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HomeTopicsHealthMedical pot, gay civil unions and IVF among Costa Rica president’s priorities...

Medical pot, gay civil unions and IVF among Costa Rica president’s priorities for upcoming legislative session

In vitro fertilization, same-sex civil unions, medical marijuana and new taxes are among Casa Presidencial’s upcoming priorities for the upcoming legislative session. Casa Presidencial presented its list of 65 bills for consideration for the next month during its weekly press conference Tuesday afternoon.

Presidency Minister Sergio Alfaro Salas told reporters that Casa Presidencial will focus its strategy on building consensus on bills that could be passed, but the ambitious agenda will have to contend with a recalcitrant legislature that has shown little interest in cooperating with President Luis Guillermo Solís.

During extraordinary sessions the executive branch sets the legislative agenda, pushing its priorities to the top of the legislators’ list of bills to consider.

IVF dominated discussion during Tuesday’s press conference. President Solís had previously said that if the Legislative Assembly does not take up the bill to regulate the fertility practice, which was banned in Costa Rica in 2000, he would issue an executive order legalizing it.

“The government believes that the Legislative Assembly has an obligation to legislate in this area, but the executive branch also has an obligation to make sure there is not a second reprimand against Costa Rica in international human rights courts, and therefore is willing to issue a decree that could regulate this technique,” Alfaro told reporters.

In June, Costa Rica received a reprimand from the Inter-American Court of Human Rights over its noncompliance with the court’s order to legalize and regulate IVF in 2012. Costa Rica is the only country in the Western Hemisphere to outlaw the procedure.

“A sentence that orders us to regulate a specific technique as part of the exercise of a human right seems to me like it should be a national priority,” Alfaro said. “A second reprimand would not be good news for a country that sees itself as a defender of human rights.”

Alfaro said that Casa Presidencial has yet to draft the executive order. “If there is legislative viability, Casa Presidencial will support it,” he said.

IVF and same-sex civil unions were among the more controversial bills to be under discussion. The National Liberation Party and Social Christian Unity Party alliance currently running the Assembly has said these topics are non-starters for their agenda. Despite the pushback from the legislature, Casa Presidencial went ahead with these bills.

“These subjects are complicated but they are priorities for this administration,” Alfaro said.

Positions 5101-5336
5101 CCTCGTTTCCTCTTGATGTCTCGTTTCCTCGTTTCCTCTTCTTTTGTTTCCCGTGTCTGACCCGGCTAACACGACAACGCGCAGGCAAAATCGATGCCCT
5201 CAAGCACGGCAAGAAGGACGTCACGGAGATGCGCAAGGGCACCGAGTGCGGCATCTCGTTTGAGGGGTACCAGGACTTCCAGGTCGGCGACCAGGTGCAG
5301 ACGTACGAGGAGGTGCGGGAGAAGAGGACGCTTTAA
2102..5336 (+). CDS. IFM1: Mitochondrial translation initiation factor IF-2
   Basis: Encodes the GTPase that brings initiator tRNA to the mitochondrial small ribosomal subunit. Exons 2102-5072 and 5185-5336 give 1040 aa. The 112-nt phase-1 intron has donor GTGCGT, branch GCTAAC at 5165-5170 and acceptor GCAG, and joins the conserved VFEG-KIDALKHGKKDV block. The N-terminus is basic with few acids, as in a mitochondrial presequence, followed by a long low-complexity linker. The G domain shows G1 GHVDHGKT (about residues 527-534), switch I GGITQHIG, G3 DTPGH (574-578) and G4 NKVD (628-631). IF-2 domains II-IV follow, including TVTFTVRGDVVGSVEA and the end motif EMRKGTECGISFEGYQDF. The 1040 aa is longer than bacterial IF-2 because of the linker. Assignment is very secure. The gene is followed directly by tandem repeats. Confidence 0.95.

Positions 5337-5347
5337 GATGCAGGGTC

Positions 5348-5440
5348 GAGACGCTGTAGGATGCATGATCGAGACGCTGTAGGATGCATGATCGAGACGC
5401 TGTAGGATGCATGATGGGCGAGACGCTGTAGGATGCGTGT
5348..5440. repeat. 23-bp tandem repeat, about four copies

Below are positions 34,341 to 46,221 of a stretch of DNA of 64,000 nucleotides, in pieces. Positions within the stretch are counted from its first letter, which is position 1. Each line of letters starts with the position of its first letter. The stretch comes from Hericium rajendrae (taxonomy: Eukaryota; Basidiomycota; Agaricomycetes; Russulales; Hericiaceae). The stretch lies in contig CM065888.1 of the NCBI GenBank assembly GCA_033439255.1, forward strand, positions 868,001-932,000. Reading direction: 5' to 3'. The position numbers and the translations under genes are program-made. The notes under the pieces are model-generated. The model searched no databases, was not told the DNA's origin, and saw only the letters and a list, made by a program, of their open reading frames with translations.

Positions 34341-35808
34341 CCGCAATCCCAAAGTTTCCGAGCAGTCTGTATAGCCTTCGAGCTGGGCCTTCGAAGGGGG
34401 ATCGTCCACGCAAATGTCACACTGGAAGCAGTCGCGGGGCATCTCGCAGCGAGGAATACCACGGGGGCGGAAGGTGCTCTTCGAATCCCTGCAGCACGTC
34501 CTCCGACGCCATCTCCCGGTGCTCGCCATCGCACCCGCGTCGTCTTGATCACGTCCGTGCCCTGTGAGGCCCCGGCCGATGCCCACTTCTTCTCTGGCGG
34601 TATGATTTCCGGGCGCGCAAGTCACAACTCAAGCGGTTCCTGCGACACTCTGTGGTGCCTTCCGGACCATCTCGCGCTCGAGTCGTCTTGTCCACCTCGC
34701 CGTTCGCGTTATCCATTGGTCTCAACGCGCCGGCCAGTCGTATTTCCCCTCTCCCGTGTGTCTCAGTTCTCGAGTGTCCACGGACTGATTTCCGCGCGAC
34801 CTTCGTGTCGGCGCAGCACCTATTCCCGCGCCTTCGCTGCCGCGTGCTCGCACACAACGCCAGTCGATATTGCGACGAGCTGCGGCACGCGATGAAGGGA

“Sir and madam lawmakers. We respectfully ask you to pass the #LeyDeAguas (Water Law) #FIV (in vitro fertilization), Civil Unions and Autonomy for Handicapped People,” tweeted Vice President Ana Helena Chacón on Tuesday.

Among the bills on the executive branch’s short list is the Aquatic Navigation Bill, which has languished in the Assembly for more than two years. The bill’s reforms include allowing the Public Works and Transport Ministry to levy economic sanctions against captains and businesses that violate maritime law and require crews to attend basic boat safety courses, including first response, onboard fires, and man-over-board situations.

Maritime-Port Administration Director Luis Fernando Coronado previously told The Tico Times that if the Aquatic Navigation bill were law, the Pura Vida Princess catamaran that capsized in January would never have been allowed to leave port if the Coast Guard had determined that conditions were too dangerous.

Casa Presidencial included a controversial bill from ruling Citizen Action Party (PAC) lawmaker Marvin Atencio that would regulate the production, distribution and commercialization of medical marijuana and hemp. The Health Ministry released its initial opinions about the bill, giving tentative approval to most of the bill’s provisions. Costa Rica would be the first country in Central America to legalize medical marijuana if lawmakers decide to pass the proposal.

The Solís administration also plans to present bills for its proposed value-added tax and other revenue generating measures as soon as they are issued numbers.

Alfaro is set to meet with the leaders of political parties on Thursday to see how the factions can find common ground on the bills, according to a statement from Casa Presidencial.

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